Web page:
German authorities repeatedly emphasize that there haven’t been any official dumping activities concerning chemical warfare agents at the German Baltic Sea coast (BSH 1993[3], SHL 2001[2]). These statements do indeed surpise: In 1961, 13 gas cylinders with overall 520 l of chlorine and one cylinder with 10 l phosgene and another one with 10 l of laughing gas were dumped in the Luebeck Bight in a water depth of 20 m and only 8 km from the shore with authorization of the German authorities (Pape 1970[8]). The precise origin of the both chemical warfare agents chlorine and phosgene as well as the narcotic laughing gas is unknown. These activities have initially been reported to the HELCOM as dumping of chemical warfare agents (HELCOM 1992[9]). But German authorities did shortly later decide to declare these dumping activities as simple dumping measures of chemicals. In the following analyses and reports concerning dumping activities of warfare agents, these measures have therefore no longer been considered (BSH 1993[3], HELCOM 1994[4], 1995[5]). Presently, the German authorities examine to search for the warfare agents in the Luebeck Bight and - if necessary – to remove and dispose them.

Risk potentials based on dumped ammunition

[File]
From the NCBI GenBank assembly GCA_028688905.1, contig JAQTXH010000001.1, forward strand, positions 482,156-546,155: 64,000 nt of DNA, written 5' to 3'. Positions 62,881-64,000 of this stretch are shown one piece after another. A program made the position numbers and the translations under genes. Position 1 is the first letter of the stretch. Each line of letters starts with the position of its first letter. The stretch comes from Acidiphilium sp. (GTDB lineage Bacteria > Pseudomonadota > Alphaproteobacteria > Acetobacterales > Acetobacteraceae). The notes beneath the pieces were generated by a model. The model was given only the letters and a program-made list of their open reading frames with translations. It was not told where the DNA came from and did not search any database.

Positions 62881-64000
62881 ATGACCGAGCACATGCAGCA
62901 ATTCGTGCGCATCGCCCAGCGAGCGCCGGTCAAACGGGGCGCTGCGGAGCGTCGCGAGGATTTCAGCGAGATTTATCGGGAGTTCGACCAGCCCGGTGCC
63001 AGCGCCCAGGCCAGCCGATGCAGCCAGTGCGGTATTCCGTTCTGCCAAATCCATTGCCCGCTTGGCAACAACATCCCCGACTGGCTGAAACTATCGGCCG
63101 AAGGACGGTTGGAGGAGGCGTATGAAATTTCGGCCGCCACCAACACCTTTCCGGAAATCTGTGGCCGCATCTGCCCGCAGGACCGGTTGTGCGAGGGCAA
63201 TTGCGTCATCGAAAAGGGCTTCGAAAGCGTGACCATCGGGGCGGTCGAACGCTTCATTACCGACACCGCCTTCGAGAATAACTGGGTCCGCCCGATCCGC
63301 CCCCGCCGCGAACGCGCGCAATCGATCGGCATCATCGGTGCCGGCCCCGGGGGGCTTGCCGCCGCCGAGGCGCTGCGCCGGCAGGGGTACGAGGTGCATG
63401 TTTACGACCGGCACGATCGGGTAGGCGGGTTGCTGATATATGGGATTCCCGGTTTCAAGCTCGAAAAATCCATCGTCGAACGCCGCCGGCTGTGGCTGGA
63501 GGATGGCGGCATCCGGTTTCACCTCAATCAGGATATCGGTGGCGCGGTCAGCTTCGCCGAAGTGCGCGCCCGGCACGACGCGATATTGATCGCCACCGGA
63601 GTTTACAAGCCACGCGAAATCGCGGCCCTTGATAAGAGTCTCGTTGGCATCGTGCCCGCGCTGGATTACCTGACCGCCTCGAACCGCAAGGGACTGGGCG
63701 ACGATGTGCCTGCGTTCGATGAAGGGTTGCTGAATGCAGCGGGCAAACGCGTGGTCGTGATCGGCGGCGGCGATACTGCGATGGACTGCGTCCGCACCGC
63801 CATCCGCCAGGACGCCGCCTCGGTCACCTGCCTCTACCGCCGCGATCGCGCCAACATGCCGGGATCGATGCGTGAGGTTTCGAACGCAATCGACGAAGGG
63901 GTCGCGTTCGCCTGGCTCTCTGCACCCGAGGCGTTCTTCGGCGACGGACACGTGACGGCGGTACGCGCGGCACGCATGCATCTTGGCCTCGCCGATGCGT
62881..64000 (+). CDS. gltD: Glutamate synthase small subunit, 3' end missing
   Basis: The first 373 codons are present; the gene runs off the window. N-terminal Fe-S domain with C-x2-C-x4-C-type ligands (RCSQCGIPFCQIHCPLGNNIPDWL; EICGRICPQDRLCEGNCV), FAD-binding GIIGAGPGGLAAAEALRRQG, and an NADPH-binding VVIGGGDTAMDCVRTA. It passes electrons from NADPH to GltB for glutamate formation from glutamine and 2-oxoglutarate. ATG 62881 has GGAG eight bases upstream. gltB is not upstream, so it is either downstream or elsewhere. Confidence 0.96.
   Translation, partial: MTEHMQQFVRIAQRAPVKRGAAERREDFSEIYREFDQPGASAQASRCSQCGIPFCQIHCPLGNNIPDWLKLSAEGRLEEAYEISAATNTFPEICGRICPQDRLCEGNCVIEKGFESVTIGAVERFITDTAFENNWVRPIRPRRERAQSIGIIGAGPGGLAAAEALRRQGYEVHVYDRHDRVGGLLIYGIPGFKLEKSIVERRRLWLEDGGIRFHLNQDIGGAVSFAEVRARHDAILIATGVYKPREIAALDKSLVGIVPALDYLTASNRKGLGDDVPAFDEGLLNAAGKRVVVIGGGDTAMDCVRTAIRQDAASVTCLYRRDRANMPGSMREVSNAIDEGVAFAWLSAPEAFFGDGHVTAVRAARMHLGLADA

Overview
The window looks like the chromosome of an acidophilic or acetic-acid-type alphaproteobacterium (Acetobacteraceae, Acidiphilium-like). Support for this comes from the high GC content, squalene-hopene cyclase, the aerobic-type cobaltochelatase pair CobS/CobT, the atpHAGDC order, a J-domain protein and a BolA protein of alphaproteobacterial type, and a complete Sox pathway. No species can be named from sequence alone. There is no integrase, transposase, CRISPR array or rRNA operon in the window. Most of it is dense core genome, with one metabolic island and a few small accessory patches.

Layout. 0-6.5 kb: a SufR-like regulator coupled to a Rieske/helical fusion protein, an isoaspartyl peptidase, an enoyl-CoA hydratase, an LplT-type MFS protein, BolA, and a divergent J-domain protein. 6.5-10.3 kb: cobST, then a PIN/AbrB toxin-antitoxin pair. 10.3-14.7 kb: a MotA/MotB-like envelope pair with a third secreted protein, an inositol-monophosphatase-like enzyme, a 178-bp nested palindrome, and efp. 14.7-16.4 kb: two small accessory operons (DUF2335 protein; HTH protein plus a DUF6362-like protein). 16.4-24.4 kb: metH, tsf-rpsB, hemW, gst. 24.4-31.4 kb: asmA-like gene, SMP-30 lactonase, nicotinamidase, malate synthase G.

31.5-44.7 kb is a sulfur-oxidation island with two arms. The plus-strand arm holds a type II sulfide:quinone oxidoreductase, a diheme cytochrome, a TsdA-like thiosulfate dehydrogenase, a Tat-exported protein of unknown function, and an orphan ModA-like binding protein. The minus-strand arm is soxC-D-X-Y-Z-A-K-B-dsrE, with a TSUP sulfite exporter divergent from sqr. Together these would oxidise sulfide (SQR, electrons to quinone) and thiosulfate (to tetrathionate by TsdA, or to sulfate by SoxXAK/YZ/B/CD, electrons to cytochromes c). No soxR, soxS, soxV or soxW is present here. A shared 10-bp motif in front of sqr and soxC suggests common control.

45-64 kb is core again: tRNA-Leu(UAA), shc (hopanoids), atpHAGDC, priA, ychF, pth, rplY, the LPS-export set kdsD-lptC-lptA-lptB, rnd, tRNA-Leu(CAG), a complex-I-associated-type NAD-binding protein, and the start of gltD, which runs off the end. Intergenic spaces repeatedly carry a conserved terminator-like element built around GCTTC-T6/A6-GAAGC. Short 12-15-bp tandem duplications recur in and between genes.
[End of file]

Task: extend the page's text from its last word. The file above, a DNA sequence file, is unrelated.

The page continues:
The progressive corrosion and related leakage of ammunition located in oxygen containing water- and sediment layers result in a diffuse release of contained explosives and chemical warfare agents. In this context, 93 individual substances have just to be considered concerning explosives (Haas 1996[10]), 53 substances for the chemical warfare agents (Kopecz 1996[11]). Related to conventional ammunition, especially the by far mostly used trinitrotoluene (TNT) has to be considered that is toxic for micro organisms and aquatic plants (Spyra 1997[12], Ek 2005[13]) and – despite its rather low solubility in water of about 100 to 130 mg/l – already toxic for fish at a concentration of 0.7 to 3.7 mg/l (Haas 1996[10]).

With regard to chemical warfare agents, nine of twelve main substances (in particular adamsite, hydrocyanic acid, clark I&II as well as mustard gas) are regarded as very dangerous aquatic pollutants, in which again six are strongly to extreme toxic for aquatic organisms. Four of twelve substances contain arsenic compounds and create arsenic containing – and therefore in the environment persistent – degradation products. Three of twelve main substances (hydrocyanic acid, sarin, tabun) are able to create medium- to long-term persistent contamination zones in the water with highly toxic concentrations on the basis of their high water solubility and low velocity of hydrolysis (in dependence of dilution effects for hours or days to weeks) (Koch 2006[14]). Some degradation products of chemical warfare agents are even more persistent and several times more toxic than their original substance (e.g. mustard gas and lewisite) (Kaffka 1996[15]), in addition there is hardly any knowledge about long-term toxicological and ecotoxicological effects. Some substances have provably carcinogen, teratogen or genetically harmful effects (Haas 1996[10], Kopecz 1996[11]).